DAVIDSON – Emphasizing knowledge as a vital tool for coping with a variety of situations, a high school student is partnering with local police to establish a higher level of understanding and improved relationships between young people and law enforcement.

Davidson Day School junior Carson Pauling, working with Davidson Police Chief Penny Dunn, has established the Get WOKE initiative targeting education as a primary tool to prevent interactions with police from escalating.

Pauling began piecing together aspects of the Get Working On Knowledge and Empowerment project in 2018 and, with support from Dunn, has scheduled the first Get WOKE program for Monday, April 22, at Davidson Town Hall. The event will begin at 6 p.m. and is open to everyone, with the targeted audience being those between the ages of 14 and 24.

“After seeing all the negative encounters with police in the media, especially those involving youth, I wanted to do something to help solve this issue,” Pauling said. “My goal for the program is to provide the perspectives of both sides and knowledge on how to property interact with police.”

Pauling, a lifelong Davidson resident, said the idea for the Get WOKE initiative was sparked through her participation in the Charlotte-Mecklenburg Police Department youth advisory council.

“It was informative, but I just didn’t feel like that was enough,” especially with all the negative attitudes toward law enforcement that have become prevalent,” she said. “On the advisory council, I got to see some of the inside, the background, but I thought it would be helpful if more people, especially young people, had that kind of access – had a better understanding of the police officer’s perspective.”

The ultimate goal, she said, is to provide young people with the basic knowledge and insight necessary to interact with law enforcement officers and help prevent violence while building stronger relationships between the community’s youth and its police officers.

“Davidson hasn’t really had to deal with the type of issues that have occurred in some other communities, but that doesn’t mean it can’t happen,” Pauling said. “I believe this program will be a way to create better relationships, and be proactive to establish better communication and understanding.”

In promoting the first Get WOKE event, Pauling said she has reached out to all area high schools, Davidson College and local nonprofit organizations to encourage young people to participate.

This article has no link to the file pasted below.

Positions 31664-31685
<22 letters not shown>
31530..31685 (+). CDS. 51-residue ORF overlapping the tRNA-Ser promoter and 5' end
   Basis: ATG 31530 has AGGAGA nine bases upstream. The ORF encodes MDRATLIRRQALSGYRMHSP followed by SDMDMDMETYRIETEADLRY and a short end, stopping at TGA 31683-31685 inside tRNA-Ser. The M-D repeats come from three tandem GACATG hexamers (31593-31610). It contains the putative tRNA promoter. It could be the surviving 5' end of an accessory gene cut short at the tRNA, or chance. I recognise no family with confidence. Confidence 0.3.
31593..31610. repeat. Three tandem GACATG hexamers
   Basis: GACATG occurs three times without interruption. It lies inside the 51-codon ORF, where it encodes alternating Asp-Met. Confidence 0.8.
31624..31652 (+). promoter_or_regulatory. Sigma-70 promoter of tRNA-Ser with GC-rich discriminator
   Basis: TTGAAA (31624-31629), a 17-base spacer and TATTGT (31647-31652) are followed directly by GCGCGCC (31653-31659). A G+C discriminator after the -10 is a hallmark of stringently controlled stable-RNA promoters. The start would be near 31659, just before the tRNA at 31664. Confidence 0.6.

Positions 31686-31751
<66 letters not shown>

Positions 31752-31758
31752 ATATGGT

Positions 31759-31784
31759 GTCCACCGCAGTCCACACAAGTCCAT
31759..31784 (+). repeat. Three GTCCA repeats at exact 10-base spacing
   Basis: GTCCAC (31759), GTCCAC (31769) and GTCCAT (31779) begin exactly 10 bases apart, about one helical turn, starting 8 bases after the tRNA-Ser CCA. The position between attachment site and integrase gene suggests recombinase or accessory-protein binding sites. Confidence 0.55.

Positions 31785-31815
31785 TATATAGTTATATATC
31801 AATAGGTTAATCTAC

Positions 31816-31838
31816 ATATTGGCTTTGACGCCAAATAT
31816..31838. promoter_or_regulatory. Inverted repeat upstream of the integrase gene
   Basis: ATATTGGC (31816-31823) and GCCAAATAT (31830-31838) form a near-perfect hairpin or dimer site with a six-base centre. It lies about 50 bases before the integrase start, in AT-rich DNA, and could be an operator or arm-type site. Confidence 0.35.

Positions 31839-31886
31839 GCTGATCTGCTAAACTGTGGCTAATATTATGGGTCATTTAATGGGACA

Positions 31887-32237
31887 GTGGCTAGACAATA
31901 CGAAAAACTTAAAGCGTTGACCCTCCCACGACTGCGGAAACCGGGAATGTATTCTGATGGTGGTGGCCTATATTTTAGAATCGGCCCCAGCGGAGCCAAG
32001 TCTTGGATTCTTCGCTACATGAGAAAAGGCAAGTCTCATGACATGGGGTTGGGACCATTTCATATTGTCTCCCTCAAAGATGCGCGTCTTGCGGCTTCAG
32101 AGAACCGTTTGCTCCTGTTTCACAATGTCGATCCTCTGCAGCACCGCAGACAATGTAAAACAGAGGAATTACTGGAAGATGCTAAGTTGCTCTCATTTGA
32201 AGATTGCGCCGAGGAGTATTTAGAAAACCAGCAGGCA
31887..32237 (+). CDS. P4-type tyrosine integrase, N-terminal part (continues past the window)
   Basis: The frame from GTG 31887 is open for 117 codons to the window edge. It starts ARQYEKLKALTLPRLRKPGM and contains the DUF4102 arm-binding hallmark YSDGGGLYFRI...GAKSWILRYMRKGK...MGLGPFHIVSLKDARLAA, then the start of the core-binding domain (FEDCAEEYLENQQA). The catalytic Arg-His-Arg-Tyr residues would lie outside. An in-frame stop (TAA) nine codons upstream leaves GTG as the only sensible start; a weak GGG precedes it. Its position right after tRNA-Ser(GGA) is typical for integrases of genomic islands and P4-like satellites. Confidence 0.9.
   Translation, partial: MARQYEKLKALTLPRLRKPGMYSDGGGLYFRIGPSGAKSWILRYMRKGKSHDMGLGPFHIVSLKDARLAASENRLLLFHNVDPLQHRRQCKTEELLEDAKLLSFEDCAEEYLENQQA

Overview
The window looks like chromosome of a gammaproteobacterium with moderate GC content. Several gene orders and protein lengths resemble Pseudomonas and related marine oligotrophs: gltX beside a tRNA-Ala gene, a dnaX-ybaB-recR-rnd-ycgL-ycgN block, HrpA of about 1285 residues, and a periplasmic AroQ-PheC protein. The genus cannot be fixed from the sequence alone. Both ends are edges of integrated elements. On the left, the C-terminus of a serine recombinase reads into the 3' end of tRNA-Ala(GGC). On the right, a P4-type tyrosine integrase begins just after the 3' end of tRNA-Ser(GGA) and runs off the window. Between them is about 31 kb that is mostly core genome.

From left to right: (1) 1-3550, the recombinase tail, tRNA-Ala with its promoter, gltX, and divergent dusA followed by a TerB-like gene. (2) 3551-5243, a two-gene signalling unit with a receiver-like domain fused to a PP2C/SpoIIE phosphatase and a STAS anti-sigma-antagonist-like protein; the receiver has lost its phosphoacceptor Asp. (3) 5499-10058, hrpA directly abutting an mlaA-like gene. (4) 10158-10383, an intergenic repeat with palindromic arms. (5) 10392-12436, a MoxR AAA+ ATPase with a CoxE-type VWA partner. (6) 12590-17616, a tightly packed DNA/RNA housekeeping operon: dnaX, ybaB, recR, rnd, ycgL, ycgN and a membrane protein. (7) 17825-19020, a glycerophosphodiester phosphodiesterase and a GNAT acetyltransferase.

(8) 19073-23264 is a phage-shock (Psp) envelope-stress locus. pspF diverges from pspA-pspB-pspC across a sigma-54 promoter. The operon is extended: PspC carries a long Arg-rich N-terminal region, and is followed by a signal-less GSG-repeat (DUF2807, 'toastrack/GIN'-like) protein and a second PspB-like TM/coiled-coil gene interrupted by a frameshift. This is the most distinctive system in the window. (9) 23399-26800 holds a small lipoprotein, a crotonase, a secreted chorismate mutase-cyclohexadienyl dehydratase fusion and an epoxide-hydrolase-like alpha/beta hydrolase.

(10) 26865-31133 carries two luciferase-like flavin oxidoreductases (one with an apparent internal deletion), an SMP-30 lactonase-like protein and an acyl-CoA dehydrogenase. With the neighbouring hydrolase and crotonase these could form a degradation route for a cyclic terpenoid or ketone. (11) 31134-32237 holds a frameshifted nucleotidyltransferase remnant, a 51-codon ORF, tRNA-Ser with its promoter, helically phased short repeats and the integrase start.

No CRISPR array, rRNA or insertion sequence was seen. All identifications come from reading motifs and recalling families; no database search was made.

In endorsing the program, Dunn said a higher level of understanding between police and young people would be a valuable asset when events require law enforcement response.

“We believe and strive to practice respect and dignity in our interactions with all members of the community,” Dunn said. “But that doesn’t mean an encounter with an officer will always go well. Misunderstandings are common in any interaction, and police encounters are no different.”

The Get WOKE seminar will include a panel discussion and a question-and-answer session. And live demonstrations of some common police-youth intersection scenarios – traffic stops, noise complaints and suspicious person calls – will also be a part of the program.

The demonstrations will explore behaviors that can shape police reactions, and explain the reasons behind specific law enforcement responses.

“This is where Carson’s idea really connects to the ‘knowledge’ and ‘empowerment’ of her Get WOKE program,” Dunn said. “When you have knowledge, you understand, and you are empowered in any interaction with another, including a police officer.”

Pauling said she hopes the Davidson event is the first of many Get WOKE programs. She said she initially tried to set up sessions in area high schools, but ran into some logistical obstacles. But now she believes the town hall setting could attract participants from multiple schools and lay the foundation for an expanded Get WOKE effort.

“The goal is for this to be the start, the first step,” she said. “I didn’t want to wait, I wanted this important conversation to get started.”

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